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Dec 29, 2006

Highest Priced Deals of Q4 ‘06

  • The last quarter of 2006 gave rise to over 50 mergers and acquisitions of all sizes. The five largest reported deals are highlighted.

    Merck-Serono Biopharmaceuticals was born at an almost $13.58-billion price paid by Merck KGaA. Upon the Bertarelli Family giving up their majority stake in Serono, a company with a $13.66-billion market cap as of December 28, 2006, Merck transformed itself from one of the oldest pure pharmaceutical and chemical companies into a formidable biopharmaceutical firm.

    Abbott shelled out $3.7 billion in cash to expand its lipid management portfolio. The acquisition of Kos Pharmaceuticals and its on-market products is set to give Abbott a bigger slice of the $20-billion cholesterol market.

    Gilead Sciences took over Myogen in a deal worth $2.5 billion. The transaction was part of a diversification strategy for Gilead’s portfolio of mainly HIV drugs.

    Eli Lilly plans to take control over Icos’ erectile dysfunction drug, Cialis, by buying the company for $2.3 billion. Lilly originally offered $2.1 billion. The companies have a joint venture related to the drug that enjoyed $456 million in sales for the first quarter of 2006.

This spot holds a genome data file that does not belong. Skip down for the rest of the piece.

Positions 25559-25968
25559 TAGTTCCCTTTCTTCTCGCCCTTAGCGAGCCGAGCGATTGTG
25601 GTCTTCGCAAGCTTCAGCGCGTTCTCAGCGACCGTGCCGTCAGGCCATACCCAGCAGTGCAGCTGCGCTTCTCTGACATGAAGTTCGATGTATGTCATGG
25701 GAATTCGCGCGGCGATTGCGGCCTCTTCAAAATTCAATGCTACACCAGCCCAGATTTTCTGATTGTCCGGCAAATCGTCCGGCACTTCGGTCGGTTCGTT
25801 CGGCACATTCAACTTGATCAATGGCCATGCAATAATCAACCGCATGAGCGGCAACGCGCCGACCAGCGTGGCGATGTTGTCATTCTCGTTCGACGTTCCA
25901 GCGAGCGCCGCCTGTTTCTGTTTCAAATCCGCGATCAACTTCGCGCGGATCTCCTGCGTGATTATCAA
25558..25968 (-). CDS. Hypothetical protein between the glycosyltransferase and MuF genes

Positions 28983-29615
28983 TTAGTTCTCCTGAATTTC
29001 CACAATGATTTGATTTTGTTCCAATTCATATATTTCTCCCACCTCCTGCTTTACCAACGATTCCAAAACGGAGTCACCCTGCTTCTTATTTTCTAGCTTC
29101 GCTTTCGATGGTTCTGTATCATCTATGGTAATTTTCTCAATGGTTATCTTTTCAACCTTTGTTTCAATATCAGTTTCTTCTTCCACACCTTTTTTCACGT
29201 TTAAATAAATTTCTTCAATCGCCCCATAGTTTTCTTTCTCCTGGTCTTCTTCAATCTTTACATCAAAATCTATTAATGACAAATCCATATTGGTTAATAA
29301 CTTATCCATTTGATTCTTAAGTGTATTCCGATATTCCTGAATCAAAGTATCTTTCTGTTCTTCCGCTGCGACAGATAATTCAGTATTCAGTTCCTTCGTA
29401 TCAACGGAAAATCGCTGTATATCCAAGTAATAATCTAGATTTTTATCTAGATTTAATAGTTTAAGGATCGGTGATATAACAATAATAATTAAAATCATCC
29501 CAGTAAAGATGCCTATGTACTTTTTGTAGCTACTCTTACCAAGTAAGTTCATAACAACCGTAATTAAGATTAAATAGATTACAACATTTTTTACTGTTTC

To strengthen its foothold in the RNAi field, Merck & Co. proffered $1.1 billion to Sirna Therapeutics. The price was more than double Sirna’s closing price of $6.45 per share the day before the announcement.



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Scientifically Studying Ecstasy

MDMA (commonly known as the empathogen “ecstasy”) is classified as a Schedule 1 drug, which is reserved for compounds with no accepted medical use and a high abuse potential. Two researchers from Stanford, however, call for a rigorous scientific exploration of MDMA's effects to identify precisely how the drug works, the data from which could be used to develop therapeutic compounds.

Do you agree that ecstasy should be studied for its potential therapeutic benefits?

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